Dinner tonight? Something  poetic - well this is a link to another weblog that is very rich in art, poetry and music and it does have a recipe. Maybe it's not enough for dinner; but add a bit to it - they serve it with deep fried turkey - or just decide to be thin; but interesting, like a good poet - "they also serve who only stand and wait."

Saturday, November 27, 2010

Let's Hear It For Herm!!

Reef Tea Cozy from Le Tissier
Herm is one of the Channel Islands, one of the smaller Islands. Apparently you can walk across Herm in about 10 minutes. Sixty people live there full time and its main source of revenue is tourism. So Herm has to do a lot of marketing to get people to take the boat from Guernsey to Herm to spend 10 minutes to have a look around, maybe have a cuppa, and then go back. How can you generate enough tourist dollars to keep 60 people going all year round in an area that's less than the size a city block?

Well, first, you set up a site on Facebook and garner 4,000 followers - WOW that's over 300 fans for each Herm resident. You Twitter with instant photos and snippets of life on Herm. You do YouTube for longer snippets - because really Herm is just a snippet itself - You do Flickr and TripAdvisor too. That's right you load the marketing arsenal with all the ammunition you can find and fire away - Voila! you are now an international destination and life, though confined, is good on Herm. Let's hear it for all those Hermits or is it Hermites!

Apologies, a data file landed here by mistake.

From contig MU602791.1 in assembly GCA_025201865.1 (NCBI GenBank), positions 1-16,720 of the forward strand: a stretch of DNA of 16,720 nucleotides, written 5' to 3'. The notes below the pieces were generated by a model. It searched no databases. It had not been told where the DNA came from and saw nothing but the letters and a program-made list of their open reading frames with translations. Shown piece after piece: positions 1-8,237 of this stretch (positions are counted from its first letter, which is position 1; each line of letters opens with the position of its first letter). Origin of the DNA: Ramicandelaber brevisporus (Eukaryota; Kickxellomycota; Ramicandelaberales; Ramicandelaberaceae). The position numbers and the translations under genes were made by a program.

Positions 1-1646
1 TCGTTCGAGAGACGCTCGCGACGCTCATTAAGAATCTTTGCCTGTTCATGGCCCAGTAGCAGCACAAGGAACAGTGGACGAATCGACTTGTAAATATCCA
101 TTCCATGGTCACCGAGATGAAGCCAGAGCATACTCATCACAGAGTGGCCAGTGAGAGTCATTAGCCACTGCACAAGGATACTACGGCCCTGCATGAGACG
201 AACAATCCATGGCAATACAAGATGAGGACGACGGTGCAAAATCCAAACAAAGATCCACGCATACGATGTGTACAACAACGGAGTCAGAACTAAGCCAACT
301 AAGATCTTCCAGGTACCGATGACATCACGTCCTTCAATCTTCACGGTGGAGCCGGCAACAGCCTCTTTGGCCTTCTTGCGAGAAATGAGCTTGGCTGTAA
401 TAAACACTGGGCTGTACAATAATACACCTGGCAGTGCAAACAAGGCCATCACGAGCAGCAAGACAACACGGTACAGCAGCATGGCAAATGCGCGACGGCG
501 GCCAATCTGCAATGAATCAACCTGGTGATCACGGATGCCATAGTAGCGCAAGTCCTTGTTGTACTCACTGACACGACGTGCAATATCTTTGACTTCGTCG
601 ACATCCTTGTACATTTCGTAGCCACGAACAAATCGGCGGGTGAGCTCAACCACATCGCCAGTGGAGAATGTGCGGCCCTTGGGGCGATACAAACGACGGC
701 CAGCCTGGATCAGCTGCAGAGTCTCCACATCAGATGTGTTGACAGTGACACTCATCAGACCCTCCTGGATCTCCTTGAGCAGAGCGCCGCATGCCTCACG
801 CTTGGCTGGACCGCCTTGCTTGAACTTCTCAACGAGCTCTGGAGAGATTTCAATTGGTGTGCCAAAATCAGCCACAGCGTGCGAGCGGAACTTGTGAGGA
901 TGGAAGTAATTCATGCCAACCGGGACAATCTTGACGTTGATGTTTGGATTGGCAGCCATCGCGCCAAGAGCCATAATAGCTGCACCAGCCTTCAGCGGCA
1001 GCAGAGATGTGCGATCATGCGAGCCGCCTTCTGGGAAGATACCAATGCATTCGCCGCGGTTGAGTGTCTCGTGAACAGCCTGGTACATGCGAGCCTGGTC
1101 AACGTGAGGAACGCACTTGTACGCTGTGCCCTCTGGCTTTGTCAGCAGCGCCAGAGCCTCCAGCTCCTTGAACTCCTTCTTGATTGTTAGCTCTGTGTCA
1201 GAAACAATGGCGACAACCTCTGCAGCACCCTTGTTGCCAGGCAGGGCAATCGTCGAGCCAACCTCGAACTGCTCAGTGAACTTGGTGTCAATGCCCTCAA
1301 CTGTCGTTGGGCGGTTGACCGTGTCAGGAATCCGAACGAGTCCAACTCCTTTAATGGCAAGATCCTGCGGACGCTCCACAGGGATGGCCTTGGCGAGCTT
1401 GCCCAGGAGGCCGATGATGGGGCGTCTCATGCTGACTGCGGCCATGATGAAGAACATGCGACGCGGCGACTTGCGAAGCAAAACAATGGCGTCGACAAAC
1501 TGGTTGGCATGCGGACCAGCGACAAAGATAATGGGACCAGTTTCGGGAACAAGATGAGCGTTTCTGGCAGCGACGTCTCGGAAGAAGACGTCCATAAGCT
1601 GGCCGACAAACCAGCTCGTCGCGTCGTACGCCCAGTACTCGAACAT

Fishtail Scarf from Lucy Neatby

So now, to make your shop or website an international destination, you just have to do what Herm has done. Using all the FREE technology out there, you have to make your spot an international destination by taking lots of pictures, sending lots of Tweets, posting lots of Facebook comments, queries, replies etc. and trying to get as many people, who are in your area or who come to your area to come directly to YOU!